A cable TV service has splitter 900 at the point of entry to a house. The signal is split among several cables which run to the various rooms of the house. Alternatively element 900 represents a crosspoint switch of a satellite system out door unit, which provides distribution of the satellite IF signal to receiver devices. Televisions 930 can be connected through a coax cable directly to splitter 900, or the signal may pass through other splitters 920 at other points in the wiring branches. A VCR 940 is an example of another non-network device. A TV may receive a signal from a converter set top box (STB) 950. Network devices 910 can be located at any point in the wiring branches.
TV 930, STB 950, and VCR 940 are non-network receive only devices. Network devices 910 receive and transmit power. Coaxial wiring 905 and splitters 900 and 920 provide a path for communication between network devices 910 and allow the transmitted network signal to be coupled into the non-network devices.
Interference susceptibility of a device such as a TV, STB, or VCR, the most common non-network devices, can be measured by sweeping an interfering signal across a band of frequencies and observing the effect on a picture. Broadband noise or a single frequency carrier can be the interfering signal. The interference effect can be observed visually for degradation in picture, or measured with test equipment, for example with a Tektronix VM-700T video test set, to detect an increase in noise present in the signal. A threshold for acceptable noise increase could be 1 to 2 dB. An interfering noise source can be a band limited noise generator with power uniformly distributed over a predetermined bandwidth, 6 MHz for example. Another interfering signal can be modulated data with post modulation filtering to define the bandwidth of the signal. One example is pseudorandom data modulated with a double sideband suppressed carrier modulator at 6 mega symbols per second and filtered with a square root raised cosine filter with excess bandwidth of 10%. This would yield a signal spectrum slightly greater than 6 MHz. Interfering noise of greater than 6 MHz can be used. The tuner IF filter will reject most of the interfering signal outside the IF pass band.
In one embodiment, testing of the video signal is done by measuring noise during the active region of one or more horizontal lines. Lines from 16 to 20 can be used because these generally do not have active video transmitted.
A quantitative measure of interference susceptibility is calculated and referred to as threshold of visual impairment (TOV).
The interferer is swept, stepped, or arbitrarily commanded to frequencies which map to the tuner IF frequency according to the formula N*Flo+/−Fif. N is an integer, Flo is the LO frequency used by the tuner to tune to a particular channel, Fif is the IF frequency at the output of the tuner, typically 44 MHz. Due to the nature of certain mixers, the susceptibility may be different at different harmonics of Flo.
By measuring a number of devices the worst-case susceptibility can be determined for a class of devices or all devices. In practice, a small percentage of devices will have susceptibility that is worse than other devices. Accommodating the few devices that are highly susceptible is an economic decision, whether it is worth lowering transmitted power to all devices to avoid interference with the high susceptibility devices.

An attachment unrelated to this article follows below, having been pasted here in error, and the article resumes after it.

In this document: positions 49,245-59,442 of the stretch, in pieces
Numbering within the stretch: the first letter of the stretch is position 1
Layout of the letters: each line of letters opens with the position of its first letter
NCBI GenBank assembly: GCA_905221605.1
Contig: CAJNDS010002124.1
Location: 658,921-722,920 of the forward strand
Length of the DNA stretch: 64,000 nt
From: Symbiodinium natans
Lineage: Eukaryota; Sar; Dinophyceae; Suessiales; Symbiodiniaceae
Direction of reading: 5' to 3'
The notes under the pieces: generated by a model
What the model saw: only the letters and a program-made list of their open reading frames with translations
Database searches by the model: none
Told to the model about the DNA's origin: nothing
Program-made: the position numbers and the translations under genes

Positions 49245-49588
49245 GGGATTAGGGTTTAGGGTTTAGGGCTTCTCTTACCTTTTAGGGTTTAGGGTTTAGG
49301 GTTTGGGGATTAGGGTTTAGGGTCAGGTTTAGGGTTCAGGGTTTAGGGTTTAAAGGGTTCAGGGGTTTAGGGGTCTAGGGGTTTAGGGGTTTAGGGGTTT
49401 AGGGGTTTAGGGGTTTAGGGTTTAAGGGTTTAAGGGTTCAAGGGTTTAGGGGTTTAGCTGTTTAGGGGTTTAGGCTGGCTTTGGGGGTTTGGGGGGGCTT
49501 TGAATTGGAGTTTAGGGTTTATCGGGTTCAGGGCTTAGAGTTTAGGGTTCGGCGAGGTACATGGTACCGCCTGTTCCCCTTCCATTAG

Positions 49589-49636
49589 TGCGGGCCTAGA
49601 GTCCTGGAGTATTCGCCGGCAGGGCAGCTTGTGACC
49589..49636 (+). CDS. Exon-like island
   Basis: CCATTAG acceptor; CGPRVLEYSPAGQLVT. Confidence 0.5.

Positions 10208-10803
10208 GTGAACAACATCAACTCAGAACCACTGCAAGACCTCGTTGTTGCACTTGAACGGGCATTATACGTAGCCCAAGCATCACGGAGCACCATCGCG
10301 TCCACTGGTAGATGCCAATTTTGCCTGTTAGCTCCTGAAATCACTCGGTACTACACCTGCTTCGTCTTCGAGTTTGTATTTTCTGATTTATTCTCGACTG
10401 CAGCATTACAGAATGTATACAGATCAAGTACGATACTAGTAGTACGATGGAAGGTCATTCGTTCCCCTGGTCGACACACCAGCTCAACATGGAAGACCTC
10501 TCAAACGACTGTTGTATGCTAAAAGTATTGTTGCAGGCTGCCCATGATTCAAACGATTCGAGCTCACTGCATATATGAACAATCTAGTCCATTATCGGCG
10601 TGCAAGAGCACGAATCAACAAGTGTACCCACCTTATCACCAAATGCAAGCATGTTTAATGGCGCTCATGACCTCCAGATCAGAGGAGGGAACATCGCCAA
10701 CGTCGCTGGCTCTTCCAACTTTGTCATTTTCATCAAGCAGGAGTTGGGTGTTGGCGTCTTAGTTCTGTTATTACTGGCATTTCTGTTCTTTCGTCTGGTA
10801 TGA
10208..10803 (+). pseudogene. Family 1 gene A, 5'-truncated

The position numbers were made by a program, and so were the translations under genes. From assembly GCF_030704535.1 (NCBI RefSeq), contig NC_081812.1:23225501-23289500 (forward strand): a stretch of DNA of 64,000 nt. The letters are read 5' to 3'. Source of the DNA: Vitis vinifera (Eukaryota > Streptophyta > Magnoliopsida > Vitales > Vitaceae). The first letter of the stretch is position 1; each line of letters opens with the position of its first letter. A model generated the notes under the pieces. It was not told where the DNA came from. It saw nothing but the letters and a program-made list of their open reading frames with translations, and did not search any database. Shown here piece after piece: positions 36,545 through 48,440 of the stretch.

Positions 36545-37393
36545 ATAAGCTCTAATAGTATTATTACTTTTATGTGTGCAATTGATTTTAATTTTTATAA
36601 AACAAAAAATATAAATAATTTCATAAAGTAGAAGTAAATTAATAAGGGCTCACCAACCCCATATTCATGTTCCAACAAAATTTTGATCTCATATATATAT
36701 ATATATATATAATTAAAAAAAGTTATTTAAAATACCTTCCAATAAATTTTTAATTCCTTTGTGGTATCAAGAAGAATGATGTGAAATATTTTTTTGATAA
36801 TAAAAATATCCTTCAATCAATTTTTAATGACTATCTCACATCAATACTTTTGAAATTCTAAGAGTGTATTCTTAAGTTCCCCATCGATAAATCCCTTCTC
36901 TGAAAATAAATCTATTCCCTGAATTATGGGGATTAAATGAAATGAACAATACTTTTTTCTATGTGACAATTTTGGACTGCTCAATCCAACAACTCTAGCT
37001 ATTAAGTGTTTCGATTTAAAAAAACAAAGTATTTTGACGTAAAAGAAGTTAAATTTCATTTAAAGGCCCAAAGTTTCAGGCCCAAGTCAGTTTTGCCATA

Energy/Power Loading within 6 MHz Bands.
Within a 6 MHz band occupied by a TV signal, different frequencies have differing levels of susceptibility to interference. This is due to filter pass band characteristics in the signal processing, the location of carriers and subcarriers, and human visual sensitivity.
Interference images of the network signal can occur at positive and negative frequencies corresponding to the +/−Fif image at the output of the mixer. Thus, two spectral inversions of the interfering signal are possible. An additional technique can be employed where the sub-profile is symmetric across the television band. This provides effective sub-profile power loading for all images of the signal, both with and without spectral inversion.
The transmitted power of network communications may be higher than TV signal power, which is typically −10 dBmV to +10 dBmV. Communication from network device to network device will generally occur through splitters, and TV devices will also be isolated by splitters. The splitter port isolation is nominally 18 dB but could be as bad as 8 dB. The result is that received power levels of network signals relative to TV signals can be high enough to cause interference.
OFDM Waveform Modulator and Demodulator
Multi-tone modulation uses a set of modulating carriers that are integer multiples of a common frequency and the symbol period is the inverse of the common frequency. Multi-tone modulation is also called discrete multi-tone (DMT) and orthogonal frequency division multiplexing (OFDM). OFDM utilizes quadrature phase shift keying (QPSK) and multi-level quadrature amplitude modulation (QAM) wherein each OFDM carrier can be modulated by an amplitude/phase-varying signal. To modulate, data bits are encoded into a number of m-ary PSK or QAM constellations, which then modulate the respective carriers. The carriers are summed together for transmission over the channel. Each carrier is independent and can be independently decoded in the receiver. All carriers are related in frequency, being an integer multiple of a base frequency.
In OFDM, the user data bits generated at a high rate are distributed over many carriers, each with a lower data rate and therefore longer symbol period. For example, if a data rate of 100 mbps is modulated using QPSK, which provides 2 bits per symbol then the symbol period is 20 nS. Using OFDM with 100 carriers, the data rate of each carrier is 1 mbps. With QPSK modulation the symbol period for each carrier is 2 uS.
OFDM provides a mechanism to overcome the frequency selective channel impairments present in coaxial building wiring.